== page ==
September 24, 2009

CraftHouse Robotic Hands

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The company that created the Blaser robot laser tag system is back. This time, CraftHouse has released a set of humanoid robot hands, designed for use with the Kondo KHR series based robots, but adaptable for others. Both have 4 fingers and opposing thumb for grabbing and a pair will set you back ¥60,000 (~$630.00,) although their site claims that the first lot has been sold out.

Via Rakuten (translated)

Sheila Franklin at Permalink | Comments (0) | social bookmarking

September 21, 2009

Thingamaplush Cuddly Bot

Jeff-o decided to make a plush robot for his 2 year old daughter using a Bleep Labs' Thingamakit and Thingamagoop synthesizer noise maker. His instructions show you how you can do likewise in 11 steps. Pretty cute, but we are not sure that Thingamaplush would be the safest toy for a toddler.

Via Instructables

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September 17, 2009

Make Your Kondo a Slave

"rodman LT" decided to build a master slave upper body suit with three joints and many potentiometers, armbands and tethers to control his Kondo KHR-1HV. He claims that with a bit more inspiration he may continue on to the lower body as well.

Via Robot Savvy

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September 8, 2009

Compete With Robini-i

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Robini-i can compete in robogames as well as connect to an online community. Programmable by software and a USB attachment, it has 16 sensors and 4 processors and can react to stimuli and other robots. It comes bundled with some games, but you can download others then program and edit it with some serious attitudes. Robonica's starter kit will be available by the end of the month for $250.00.

Via Robonica

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iBOTZ Teach How and Why

Elenco's iBOTZ kits teach kids aged 8 and older not only how to put them together but how they work. No soldering is needed and they only take about an hour to build. Choose between Soundtracker at $31.95, Antoid with a price of $59.95, Hydrazoid with an MSRP of $43.95 and the deluxe Tribotz at $65.95.

Via Trossen

Sheila Franklin at Permalink | Comments (0) | social bookmarking

September 2, 2009

Smart Robot Kit

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This may just look like a simple dome, but it is actually a "Smart Robot" that will change direction when it hits an obstacle. The kit requires a AA battery (not included) and contains everything you need to assemble your Smart Robot. Recommended for kids over the age of 8, get two and you can spend a few idle hours watching them avoid each other.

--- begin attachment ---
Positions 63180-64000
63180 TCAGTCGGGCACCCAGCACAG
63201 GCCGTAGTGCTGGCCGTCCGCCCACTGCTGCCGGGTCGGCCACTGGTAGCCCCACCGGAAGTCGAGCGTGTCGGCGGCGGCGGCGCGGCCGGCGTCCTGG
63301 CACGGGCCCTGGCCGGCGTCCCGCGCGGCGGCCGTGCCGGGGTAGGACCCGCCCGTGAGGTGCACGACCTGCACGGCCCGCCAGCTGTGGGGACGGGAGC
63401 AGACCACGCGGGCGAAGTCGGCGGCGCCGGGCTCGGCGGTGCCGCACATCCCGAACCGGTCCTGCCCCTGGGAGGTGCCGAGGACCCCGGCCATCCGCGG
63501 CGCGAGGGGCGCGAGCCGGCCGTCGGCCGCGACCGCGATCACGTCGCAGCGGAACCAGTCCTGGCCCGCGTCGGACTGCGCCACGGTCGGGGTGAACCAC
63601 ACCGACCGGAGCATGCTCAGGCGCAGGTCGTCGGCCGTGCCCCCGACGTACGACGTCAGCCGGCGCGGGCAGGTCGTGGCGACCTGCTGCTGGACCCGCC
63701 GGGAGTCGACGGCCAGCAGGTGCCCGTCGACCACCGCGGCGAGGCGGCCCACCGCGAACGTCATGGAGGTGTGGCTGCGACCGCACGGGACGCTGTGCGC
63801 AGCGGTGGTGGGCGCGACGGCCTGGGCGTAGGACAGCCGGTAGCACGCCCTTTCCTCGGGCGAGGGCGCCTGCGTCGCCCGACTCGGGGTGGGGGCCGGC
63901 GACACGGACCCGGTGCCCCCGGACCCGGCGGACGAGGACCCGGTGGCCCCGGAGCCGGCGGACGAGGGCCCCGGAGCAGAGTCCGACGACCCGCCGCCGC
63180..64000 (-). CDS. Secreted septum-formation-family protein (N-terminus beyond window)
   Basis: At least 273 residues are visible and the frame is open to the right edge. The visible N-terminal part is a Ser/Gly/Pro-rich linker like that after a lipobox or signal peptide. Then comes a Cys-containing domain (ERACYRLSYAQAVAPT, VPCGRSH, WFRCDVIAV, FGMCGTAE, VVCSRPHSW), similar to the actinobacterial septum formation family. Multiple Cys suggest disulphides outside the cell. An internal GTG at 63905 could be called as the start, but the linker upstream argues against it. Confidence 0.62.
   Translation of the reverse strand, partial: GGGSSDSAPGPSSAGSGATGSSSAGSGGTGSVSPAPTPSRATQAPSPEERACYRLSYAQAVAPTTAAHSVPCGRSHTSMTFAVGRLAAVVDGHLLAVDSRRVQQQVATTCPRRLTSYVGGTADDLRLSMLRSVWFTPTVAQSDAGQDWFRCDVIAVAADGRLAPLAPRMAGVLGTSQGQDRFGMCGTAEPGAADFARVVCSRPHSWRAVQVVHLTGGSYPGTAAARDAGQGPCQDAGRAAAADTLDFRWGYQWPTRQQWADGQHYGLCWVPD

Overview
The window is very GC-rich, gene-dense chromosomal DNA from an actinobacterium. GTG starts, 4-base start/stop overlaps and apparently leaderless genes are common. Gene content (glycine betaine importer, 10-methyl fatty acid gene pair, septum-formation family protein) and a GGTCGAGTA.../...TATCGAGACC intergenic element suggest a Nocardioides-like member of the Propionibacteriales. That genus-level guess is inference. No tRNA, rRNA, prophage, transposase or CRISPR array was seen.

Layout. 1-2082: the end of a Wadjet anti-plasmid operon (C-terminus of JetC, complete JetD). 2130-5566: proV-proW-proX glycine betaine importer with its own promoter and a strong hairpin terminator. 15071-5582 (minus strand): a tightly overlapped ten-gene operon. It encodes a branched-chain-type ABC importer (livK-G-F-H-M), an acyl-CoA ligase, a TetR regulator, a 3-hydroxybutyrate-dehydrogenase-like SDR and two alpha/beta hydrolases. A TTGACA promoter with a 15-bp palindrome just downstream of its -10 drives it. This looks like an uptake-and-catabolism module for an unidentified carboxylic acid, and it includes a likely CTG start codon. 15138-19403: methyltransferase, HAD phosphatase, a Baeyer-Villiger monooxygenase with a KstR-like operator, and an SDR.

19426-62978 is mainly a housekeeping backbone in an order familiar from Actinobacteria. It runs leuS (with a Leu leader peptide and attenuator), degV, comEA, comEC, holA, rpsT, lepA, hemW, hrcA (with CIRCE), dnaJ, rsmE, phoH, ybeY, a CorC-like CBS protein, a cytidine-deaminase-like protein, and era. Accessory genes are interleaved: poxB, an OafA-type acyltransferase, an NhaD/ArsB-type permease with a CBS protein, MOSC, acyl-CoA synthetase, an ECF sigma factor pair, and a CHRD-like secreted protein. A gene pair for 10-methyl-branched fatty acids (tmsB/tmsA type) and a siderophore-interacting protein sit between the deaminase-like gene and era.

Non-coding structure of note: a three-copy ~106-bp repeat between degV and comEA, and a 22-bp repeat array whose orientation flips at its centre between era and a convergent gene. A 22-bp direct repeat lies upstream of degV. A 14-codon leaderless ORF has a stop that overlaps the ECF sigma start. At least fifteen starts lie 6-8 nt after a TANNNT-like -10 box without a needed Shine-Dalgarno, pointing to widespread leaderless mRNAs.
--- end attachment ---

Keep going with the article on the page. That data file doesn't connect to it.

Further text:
Via Smart Robot Kit

Sheila Franklin at Permalink | Comments (0) | social bookmarking

September 1, 2009

Green Robot Project - Get Paid to Create

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Suppose you and your robotic group are between robo sessions and want to help pay for expenses. The Green Robot Project aims to do just that. Groups build robots and design a landscape, aka lab. After being built, users on the Interweb pick one out and run it on her/his computer. They pay per minute and you earn some extra cash. It costs nothing to be a part of the creative side of the project and if you feel that you might like to join up, you can fill out an application on the Global Green Lab site.

Via Global Green Labs

Sheila Franklin at Permalink | Comments (0) | social bookmarking

August 21, 2009

Guardian Robot Tweets

Ken Lim obviously loves to tweet but just didn't have all the time for it he wanted. So he built the Guardian Robot for the chore. When the bot gets a positive tweet, he raises his head and arm and holds it until he gets a high five (hitting a switch.) A negative tweet results in a head lowering. Give it a hug and it forwards a reply. GR cost Ken about £60 (~$99.00) and you can follow him on his Twitter account. Send him a "#high five" or "#ineedahug" if you don't feel too foolish.

Via Guardian

Sheila Franklin at Permalink | Comments (0) | social bookmarking

August 20, 2009

Build-a-Robot Online Game

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We know that we have too much time on our hands, but we found a clever little game that allows you to build your own robot, online at least. Using your mouse, you can customize until you are happy with your creation and can then share on Newgrounds.com. As simple as the game is, put the eyes on last as they follow you around the screen like those nasty puppies pictures.

Via Build-a-Robot

Sheila Franklin at Permalink | Comments (0) | social bookmarking

August 18, 2009

Jin Sato Creates Inexpensive DIY Kit

Jin Sato, JS-Robotics' founder, was asked to develop a robot kit by educators for those who could not afford much or had limited resources. He came up with one that can be programmed without a computer. It runs on an inexpensive cell phone vibrator, has tooth brush heads instead of wheels and programming that allows it to sense pencil marks on a page. It can follow a line and play robot sumo, among other capabilities.

Via JS-Robotics

Sheila Franklin at Permalink | Comments (0) | social bookmarking

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